Malta hosts Digital Research in Humanities and Arts Conference

Susan Broadhurst, Anastasios Maragiannis and Toni Sant tell us about some of the most urgent issues facing the digital humanities today

Next September, Malta will be hosting the 22nd edition of the Digital Research in the Humanities & Arts (DRHA) Conference at Spajzu Kreattiv, St James Cavalier, Valletta. Teodor Reljic sat down with three of its speakers – Susan Broadhurst (School of Arts, Brunel University, London), Anastasios Maragiannis (Department of Creative Professions and Digital Arts, University of Greenwich, London) and Toni Sant (University of Salford, current Artistic Director at Spazju Kreattiv) – about some of the most urgent issues facing the digital humanities today

What would you say are some of the most urgent issues that impact the digital humanities right now, and how do you seek to address them and confront them through your own work and research?

Toni Sant: The most urgent issue from where I stand is one of Digital Curation. This is not just a matter of digital humanities but also digital arts, and digital media more broadly. Memory is the keyword binding together digital preservation, digital archiving, digital forensics, and digital heritage. 

That is why we made sure to have these at the heart of the 2018 DRHA conference.

Another significant issue is open access. This is one for which we’re grateful for the input of Wikimedia Community Malta, who are the foremost proponents of open access and open data in this country. 

The danger is that we’re facing loss of collective memory from digital documents and digital artefacts that are not built for long-term access, either through lack of engagement with digital curation or open access formats and methods.

Anastasios Maragiannis: To answer this question, I will borrow from the Manifesto of Lluís Ortega, from ‘The Authorship in Architecture in the Post Digital Age (2017)’: “We are currently material organisers... We share our work and digital experiences through public exhibitions…” We are practising digital humanities through an amalgamation of techniques through a discipline that consists of “skilfully manipulation of historical materials” that “tend towards multiplicity and a “sense of non-finalisation”.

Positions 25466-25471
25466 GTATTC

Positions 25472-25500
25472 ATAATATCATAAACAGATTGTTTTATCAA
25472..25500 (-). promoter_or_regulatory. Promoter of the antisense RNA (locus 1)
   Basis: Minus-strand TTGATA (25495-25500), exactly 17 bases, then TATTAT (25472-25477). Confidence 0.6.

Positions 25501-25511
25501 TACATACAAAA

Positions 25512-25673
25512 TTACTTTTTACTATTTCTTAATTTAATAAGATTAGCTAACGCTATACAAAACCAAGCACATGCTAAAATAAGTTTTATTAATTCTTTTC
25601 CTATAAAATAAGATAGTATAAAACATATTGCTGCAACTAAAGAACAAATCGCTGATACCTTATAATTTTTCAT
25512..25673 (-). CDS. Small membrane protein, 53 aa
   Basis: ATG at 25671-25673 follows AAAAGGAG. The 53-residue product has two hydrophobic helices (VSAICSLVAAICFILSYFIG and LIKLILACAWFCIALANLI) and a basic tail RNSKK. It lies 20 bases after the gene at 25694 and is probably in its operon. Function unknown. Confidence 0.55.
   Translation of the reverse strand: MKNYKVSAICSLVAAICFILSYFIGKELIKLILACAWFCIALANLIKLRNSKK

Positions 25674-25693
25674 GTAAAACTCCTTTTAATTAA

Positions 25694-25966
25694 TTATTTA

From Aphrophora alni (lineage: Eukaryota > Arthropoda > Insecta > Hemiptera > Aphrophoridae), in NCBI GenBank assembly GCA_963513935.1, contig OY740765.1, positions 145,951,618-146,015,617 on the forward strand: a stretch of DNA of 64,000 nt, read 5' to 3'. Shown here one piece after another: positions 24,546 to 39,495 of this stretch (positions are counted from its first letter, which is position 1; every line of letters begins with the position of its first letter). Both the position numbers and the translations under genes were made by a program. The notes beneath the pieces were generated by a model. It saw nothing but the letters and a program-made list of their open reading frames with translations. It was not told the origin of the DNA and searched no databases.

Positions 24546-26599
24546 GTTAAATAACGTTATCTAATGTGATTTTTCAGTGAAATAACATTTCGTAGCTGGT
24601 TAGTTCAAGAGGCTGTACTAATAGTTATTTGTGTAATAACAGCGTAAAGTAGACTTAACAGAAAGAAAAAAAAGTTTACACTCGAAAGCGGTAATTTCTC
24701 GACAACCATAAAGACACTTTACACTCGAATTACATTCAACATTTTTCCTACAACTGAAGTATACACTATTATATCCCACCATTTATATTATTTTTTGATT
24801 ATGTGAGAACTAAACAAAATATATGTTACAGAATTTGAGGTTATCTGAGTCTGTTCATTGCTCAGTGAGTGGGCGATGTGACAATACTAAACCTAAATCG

Throughout my personal work and research engagement within the digital humanities, I have cultivated open-discussion groups, for people interested in creative digital practices and theories of cross-disciplinarity, interactive design, new media technologies, visual communication and philosophies of the state-of-the current and future digital humanities.

Susan Broadhurst: There needs to be a greater appreciation of the sheer pleasures resulting from Digital Technology rather than a concentration on its use merely for archiving and utilitarian communication purposes.

This year’s edition of the conference is taking place in Malta. One of the truisms of the digital humanities is perhaps its ability to transcend geographical barriers. So why is it important to locate these discussions in places like Malta, and what do you think is gained from this localisation?

Broadhurst: Malta is on the edge of Europe, and for me represents a liminal space (following Victor Turner) that is “betwixt and between” with a potential for experimentation and the creation of new forms as is the very integral use of digital technologies in relation to creativity and innovation.

Maragiannis: The DRHA is the heart of internationalising and is bringing together a number of international academics, artists and researchers. Malta’s unique geographical location, the rich historical anthropology and historical human movement in combination with the European capital of culture 2018, will offer to DRHA delegates a unique experience. 

Sant: The ability to do two things are what makes a conference like DRHA really necessary in a place like Malta. The first is to bring a significant number of specialised knowledge workers to a particular location to enable others based in that place to interact with them in a concentrated manner. This is why, for example, we’re planning to involve as many students of digital arts and humanities in the DRHA conference taking place in Malta. 

The other benefit is that the attention of the same group of people can be turned to their areas of research interest in terms of a particular location. That’s why we’ve teamed up with Heritage Malta, who recently launched a major Google Cardboard project involving the digitisation of a large number of museums and other heritage sites across the Maltese islands. Some of the DRHA participants visiting Malta may be experiencing this technology for the first time while others who have broad experience of such technologies will bring their professional perspective to it, enhancing its understanding and further use in Malta.

The DRHA Conference – 2018 will be taking place from 9 to 12 September next year. Closing date for submission of papers to the conference is January 31, 2018. For more information, log on to